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“The only thing necessary for these diseases to the triumph is for good people and governments to do nothing.”



Prostitution in Thailand:
A North South dialogue on neocolonialism, militarism, and consumerism

by Sinit Sitthirak


The following article was first published in the Thai Development Our Sponsors , nº 27-28, 1995. Reproduced on Signposts with kind permission of the Thai Development Support Committee (TDSC): 409 3rd Fl., TVS Bldg., Soi Rohitsook, Pracharat-bampen Rd., Bangkok, Thailand. Tel: (662) 691 0408-9 fax: (662) 691 0409.

Excerpts from a discussion with the Sinit Sitthirak and Anja Bonish.

Sinit began by disclosing the staggering numbers of prostitutes in Thailand
and the places where they work. The Vietnam War was mentioned as a contributing factor in the growth of prostitution in Thailand during the 1960s. Instead of being collapsed by the withdrawal of the American forces from Vietnam in mid-1970s as expected, the sex and service industries in Thailand were sustained by tourist 'troops' and local clientele who adopted the Gl pattern of recreations and maintained the Thai permissive code of conduct for males. To justify their business, some sex tour operators regarded their operation as a new kind of development aid to the Third World poor women.

Then followed the mail-order bride business - another form of women trafficking - child prostitution and AIDS. Excerpts of the dialogue are as follows:

Anja: I feel that I am beginning to get an overview of the
prostitution problem in Thailand. But can you provide an in-depth analysis?
Could you tell me why these girls have become prostitutes? What happened? What
is really going in your country?

Sinit: I would like to answer all of your questions by discussing and
reviewing several books and articles. The sources I have selected are: From
Peasant Girls to Bangkok Masseuses
by Pasuk Phongpaichit (1982),
Prostitution in Thailand by Sukanya Hantrakul (1983), Tourism and the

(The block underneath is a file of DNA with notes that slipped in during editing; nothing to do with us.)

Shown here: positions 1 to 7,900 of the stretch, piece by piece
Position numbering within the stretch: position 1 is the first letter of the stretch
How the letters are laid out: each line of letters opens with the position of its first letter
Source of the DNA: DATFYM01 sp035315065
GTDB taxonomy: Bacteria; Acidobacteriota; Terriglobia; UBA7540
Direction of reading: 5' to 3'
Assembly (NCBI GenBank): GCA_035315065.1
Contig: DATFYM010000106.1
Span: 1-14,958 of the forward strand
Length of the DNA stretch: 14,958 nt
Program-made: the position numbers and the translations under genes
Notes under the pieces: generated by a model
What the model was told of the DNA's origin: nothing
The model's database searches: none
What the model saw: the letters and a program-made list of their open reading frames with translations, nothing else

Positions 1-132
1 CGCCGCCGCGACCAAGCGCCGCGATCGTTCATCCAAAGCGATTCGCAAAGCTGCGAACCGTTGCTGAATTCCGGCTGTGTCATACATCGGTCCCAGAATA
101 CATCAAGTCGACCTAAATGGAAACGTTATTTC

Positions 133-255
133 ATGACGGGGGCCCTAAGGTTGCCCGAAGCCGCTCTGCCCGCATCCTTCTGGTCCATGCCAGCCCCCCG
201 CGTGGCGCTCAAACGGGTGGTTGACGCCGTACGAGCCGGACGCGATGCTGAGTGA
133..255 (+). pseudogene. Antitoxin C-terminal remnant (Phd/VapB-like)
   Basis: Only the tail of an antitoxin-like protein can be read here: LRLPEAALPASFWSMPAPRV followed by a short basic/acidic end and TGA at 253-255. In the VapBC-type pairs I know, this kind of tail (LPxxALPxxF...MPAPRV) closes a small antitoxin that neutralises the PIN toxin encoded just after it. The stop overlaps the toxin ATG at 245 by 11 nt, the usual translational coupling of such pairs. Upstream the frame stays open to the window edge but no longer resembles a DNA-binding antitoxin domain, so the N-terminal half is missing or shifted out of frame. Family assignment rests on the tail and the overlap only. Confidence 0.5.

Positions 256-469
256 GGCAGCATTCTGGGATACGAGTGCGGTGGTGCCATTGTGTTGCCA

Price Women Pay
by Siriporn Skrobanek (1990), and Behind the Smile:
Voices of Thailand
by Sanitsuda Ekachai (1990). Why did I choose these four publications? First of all, the four of them are all in English, so that you can read them for yourself. Second, they were written by four female Thai writers from different backgrounds and perspectives - a professor, a freelance writer, an activist and a journalist - at different times during the past decade. Their insightful studies will help provide an in-depth understanding of this problem from a Thai perspective.

Why have these girls become prostitutes? What would your choices be if you were
born into a landless peasant family in a remote village in the poorest region
of Thailand? Forests that at one time were your natural supermarket and
pharmacy, have been converted into tourist resorts and eucalyptus plantations.
Even though you may have some land left the remoteness of the village has
placed you "at the end of the chain of rural marketing''. Therefore, not only
do you get poor prices for your products, you also suffer from the frequent
fluctuations in demand. As Pasuk Phongpaichit note/ many of the farmers in the
North have complained they even when they took the risks of investing in new an
commercial crops, they all too often found that the market was unreliable and
the produce was difficult to sell.2